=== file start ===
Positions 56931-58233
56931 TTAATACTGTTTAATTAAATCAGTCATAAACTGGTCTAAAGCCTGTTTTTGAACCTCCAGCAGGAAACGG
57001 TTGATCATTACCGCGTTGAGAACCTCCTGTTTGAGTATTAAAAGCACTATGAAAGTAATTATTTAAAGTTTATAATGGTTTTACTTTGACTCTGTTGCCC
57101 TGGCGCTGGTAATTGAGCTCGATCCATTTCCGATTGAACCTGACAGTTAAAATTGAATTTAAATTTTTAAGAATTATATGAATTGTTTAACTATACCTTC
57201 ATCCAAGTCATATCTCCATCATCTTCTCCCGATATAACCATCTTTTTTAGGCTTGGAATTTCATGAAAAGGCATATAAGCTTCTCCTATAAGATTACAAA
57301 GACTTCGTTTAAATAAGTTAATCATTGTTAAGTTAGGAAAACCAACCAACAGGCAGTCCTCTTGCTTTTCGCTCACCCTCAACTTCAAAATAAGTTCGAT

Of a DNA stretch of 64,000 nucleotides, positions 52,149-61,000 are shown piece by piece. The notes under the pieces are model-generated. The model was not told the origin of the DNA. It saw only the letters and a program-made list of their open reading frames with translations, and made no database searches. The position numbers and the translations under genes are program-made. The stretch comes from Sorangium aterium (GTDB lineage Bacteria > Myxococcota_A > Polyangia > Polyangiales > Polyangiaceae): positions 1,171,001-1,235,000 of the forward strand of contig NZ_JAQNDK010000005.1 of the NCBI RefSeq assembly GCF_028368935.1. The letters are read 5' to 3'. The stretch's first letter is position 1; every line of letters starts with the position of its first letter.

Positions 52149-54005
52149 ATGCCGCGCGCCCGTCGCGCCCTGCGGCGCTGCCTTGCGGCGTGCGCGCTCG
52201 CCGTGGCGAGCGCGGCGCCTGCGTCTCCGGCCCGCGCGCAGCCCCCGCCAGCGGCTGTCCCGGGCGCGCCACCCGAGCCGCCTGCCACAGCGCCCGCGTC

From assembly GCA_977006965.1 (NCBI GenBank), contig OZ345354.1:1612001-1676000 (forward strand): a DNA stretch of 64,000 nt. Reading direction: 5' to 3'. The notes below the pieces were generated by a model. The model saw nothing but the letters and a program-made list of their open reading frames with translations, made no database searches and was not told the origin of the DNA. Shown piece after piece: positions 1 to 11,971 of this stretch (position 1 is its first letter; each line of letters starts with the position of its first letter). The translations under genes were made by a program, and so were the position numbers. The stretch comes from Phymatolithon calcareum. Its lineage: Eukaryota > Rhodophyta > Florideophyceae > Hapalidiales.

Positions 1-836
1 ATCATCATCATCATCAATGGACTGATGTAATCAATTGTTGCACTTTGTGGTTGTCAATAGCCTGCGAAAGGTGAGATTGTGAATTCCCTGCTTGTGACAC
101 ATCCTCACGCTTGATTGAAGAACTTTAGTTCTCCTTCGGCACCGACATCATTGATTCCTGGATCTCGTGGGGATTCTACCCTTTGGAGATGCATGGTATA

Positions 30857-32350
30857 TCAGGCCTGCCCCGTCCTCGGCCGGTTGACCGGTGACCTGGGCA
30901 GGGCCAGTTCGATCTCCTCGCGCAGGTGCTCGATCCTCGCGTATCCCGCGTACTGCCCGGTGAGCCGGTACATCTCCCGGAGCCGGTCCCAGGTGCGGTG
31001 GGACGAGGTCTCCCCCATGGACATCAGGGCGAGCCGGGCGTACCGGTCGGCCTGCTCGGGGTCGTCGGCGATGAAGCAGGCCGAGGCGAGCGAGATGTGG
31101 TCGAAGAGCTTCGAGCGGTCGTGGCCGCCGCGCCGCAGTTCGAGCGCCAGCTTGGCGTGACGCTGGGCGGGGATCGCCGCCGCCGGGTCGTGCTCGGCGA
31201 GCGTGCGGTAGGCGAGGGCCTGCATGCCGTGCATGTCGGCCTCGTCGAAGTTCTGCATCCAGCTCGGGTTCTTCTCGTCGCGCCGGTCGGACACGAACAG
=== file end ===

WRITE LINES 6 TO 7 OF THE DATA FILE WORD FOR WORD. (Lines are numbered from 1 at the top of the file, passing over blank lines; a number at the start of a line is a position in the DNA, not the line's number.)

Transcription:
57301 GACTTCGTTTAAATAAGTTAATCATTGTTAAGTTAGGAAAACCAACCAACAGGCAGTCCTCTTGCTTTTCGCTCACCCTCAACTTCAAAATAAGTTCGAT

Of a DNA stretch of 64,000 nucleotides, positions 52,149-61,000 are shown piece by piece. The notes under the pieces are model-generated. The model was not told the origin of the DNA. It saw only the letters and a program-made list of their open reading frames with translations, and made no database searches. The position numbers and the translations under genes are program-made. The stretch comes from Sorangium aterium (GTDB lineage Bacteria > Myxococcota_A > Polyangia > Polyangiales > Polyangiaceae): positions 1,171,001-1,235,000 of the forward strand of contig NZ_JAQNDK010000005.1 of the NCBI RefSeq assembly GCF_028368935.1. The letters are read 5' to 3'. The stretch's first letter is position 1; every line of letters starts with the position of its first letter.